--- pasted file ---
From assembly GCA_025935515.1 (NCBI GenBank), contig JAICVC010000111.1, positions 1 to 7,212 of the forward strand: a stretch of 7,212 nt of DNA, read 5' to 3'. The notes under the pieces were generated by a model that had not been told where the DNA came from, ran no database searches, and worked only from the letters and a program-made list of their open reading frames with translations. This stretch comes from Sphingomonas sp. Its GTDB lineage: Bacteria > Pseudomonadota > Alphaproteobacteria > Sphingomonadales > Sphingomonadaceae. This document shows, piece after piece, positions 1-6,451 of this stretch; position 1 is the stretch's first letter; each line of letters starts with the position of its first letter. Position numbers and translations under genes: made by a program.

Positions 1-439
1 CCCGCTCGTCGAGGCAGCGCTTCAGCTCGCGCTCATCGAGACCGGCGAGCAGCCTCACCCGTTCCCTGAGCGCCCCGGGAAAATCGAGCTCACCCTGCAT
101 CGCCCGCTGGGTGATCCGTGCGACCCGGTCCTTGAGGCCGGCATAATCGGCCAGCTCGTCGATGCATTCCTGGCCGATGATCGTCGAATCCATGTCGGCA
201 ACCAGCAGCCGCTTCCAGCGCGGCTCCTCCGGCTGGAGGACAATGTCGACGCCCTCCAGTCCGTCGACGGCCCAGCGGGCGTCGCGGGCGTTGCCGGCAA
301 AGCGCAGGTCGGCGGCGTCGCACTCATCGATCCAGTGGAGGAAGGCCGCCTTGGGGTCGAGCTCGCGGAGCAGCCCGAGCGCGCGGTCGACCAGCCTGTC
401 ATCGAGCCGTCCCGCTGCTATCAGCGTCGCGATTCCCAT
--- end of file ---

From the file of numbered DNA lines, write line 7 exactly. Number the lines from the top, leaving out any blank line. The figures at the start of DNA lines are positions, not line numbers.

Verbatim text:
401 ATCGAGCCGTCCCGCTGCTATCAGCGTCGCGATTCCCAT